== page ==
- The line edit – this is grammar, clarity, and stuff like that.
- The style editor – this is specific to the publisher. Each publisher has their own style guide, that realistically is available to the writer, but no one expects you to become an expert on their own stylistic quirks. This is the style editor job to bring the language into their specific compliance. Also there are style committees, and the style guide is changed semi-annually.
- The technical editor – the subject matter expert hired by the publisher to ensure your book is not an embarrassment (to either you or to the publishing house). Of the three, I feel the most important one is the technical editor. The other two, I usually say, ok, whatever. I mean, if they want a comma at the end of a series, or not, what does it mean to me? But if the technical editor wants me to call a double-bamboozled-triple helix a Schwartzkolf knot, then he had better prove it to first with references. I may learn something. It may also be, and often is, the difference between standard academic naming convention and common industry standard naming conventions.
- Once each of the different edits are completed, it is time for the once and over. Now, here is the thing, we have peer review comments, we have at least three different editors, as well as my own edits, so the word document is getting pretty busy with all the corrections. I have quite often seen situations where the edits were confusing, and even ended up changing something that was clear and correct into something that was unclear and misleading. This is now the chance to review all of it before it is sent to be paged.
- Everything is sent off, and the book is now paged. In the old days, this involved literal setting of type. Now days, modern publishers convert the docs into XML, and feed that to the machines and boom … quickly you will start receiving PDF “page proofs”. This shows how all the figures will look, where the captions will be, how the pages will break, and so forth and so on. This is the last chance to make sure everything is groovy before the book goes to press. Do your work here well. Enlist friends to give it a quick once and over as well. In fact, dozens and dozens of people at the publishing house, the contract editors, the printer, everyone will be looking at this. When it is a go, then they hit print on the big machine, and they do an initial run.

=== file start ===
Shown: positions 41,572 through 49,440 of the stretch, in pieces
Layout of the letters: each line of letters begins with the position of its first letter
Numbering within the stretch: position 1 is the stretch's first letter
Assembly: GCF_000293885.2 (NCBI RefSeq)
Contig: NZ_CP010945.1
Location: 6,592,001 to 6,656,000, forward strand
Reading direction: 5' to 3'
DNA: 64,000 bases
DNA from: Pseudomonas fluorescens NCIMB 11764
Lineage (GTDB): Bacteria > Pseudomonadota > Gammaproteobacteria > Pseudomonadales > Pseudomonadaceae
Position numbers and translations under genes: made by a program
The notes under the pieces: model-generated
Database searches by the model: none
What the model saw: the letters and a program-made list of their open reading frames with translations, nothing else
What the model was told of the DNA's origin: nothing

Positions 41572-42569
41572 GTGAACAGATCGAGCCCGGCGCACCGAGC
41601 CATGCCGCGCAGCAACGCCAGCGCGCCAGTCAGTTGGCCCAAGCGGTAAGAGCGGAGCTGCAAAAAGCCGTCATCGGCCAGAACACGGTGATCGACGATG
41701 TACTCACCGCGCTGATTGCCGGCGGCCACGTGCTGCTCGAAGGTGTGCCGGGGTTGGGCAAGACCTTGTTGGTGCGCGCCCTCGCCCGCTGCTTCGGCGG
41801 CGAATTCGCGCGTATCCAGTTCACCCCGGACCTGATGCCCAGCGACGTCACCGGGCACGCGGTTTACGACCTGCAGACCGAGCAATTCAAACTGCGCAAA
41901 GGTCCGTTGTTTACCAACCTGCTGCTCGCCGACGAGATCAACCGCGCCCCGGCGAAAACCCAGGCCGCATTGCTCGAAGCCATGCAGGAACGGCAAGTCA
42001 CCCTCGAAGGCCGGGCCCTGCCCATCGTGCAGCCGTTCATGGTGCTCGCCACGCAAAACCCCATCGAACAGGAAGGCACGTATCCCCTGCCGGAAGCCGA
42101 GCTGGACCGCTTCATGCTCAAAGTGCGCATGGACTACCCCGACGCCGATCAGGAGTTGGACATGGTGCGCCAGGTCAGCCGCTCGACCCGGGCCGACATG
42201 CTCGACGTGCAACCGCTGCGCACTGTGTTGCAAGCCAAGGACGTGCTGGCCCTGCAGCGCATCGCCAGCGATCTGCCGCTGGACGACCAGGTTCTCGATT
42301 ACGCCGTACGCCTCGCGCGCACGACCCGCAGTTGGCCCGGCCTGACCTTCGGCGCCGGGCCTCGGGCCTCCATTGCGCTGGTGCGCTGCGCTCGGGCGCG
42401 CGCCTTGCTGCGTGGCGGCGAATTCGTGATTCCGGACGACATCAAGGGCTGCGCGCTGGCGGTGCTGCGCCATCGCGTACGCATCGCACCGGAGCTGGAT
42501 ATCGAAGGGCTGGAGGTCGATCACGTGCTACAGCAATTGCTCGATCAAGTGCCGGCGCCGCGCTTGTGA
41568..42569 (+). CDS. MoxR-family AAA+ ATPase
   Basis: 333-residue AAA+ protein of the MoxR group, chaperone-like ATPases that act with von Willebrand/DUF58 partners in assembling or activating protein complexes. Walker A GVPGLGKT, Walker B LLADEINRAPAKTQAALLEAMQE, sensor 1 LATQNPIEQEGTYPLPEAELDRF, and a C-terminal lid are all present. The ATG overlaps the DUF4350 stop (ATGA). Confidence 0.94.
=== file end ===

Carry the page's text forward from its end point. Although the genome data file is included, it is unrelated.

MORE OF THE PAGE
- Cool I get my author copies. Each contract, sets forth a specific number of author copies. This has ranged from three copies to more than a dozen copies. Some publishers make it easy for you to get extra copies by buying them essential at cost, and others provide a decent discount. I always give my author copies away to my peer reviewers as a way of saying thanks. My mom and brother often get copies as well.
- You will be contacted by the marketing department from the publisher. This step actually varies from publisher to publisher. They will want to know who you know so they can provide review copies to bloggers, book reviewers, and other influential people who will fall in love with your book and add it to the essential references sets.
- Cool, now I have a review on Amazon. Bummer it was a bad review. Oh well, remember even Charles Dickens gets bad reviews on Amazon. Let it go. In fact, I seldom check Amazon for my books anymore. I like to look at it before I go to a conference or I speak somewhere, because if I recognize the name, it is really cool to say, thank you for a great review. But other than that, let it go.
So how long does all this take? You should plan on a year of doing nothing but eating / sleeping / working / writing. That is it. Once the author copies arrive, you can take a breather. What now? For me, I like to relax with a good book that is completely different than what I have been writing. Either that, or maybe go spend some time in the woodworking shop doing something different.
Then if you want, after a couple weeks, get back on the horse, and try it again. I hope you have a wonderful day.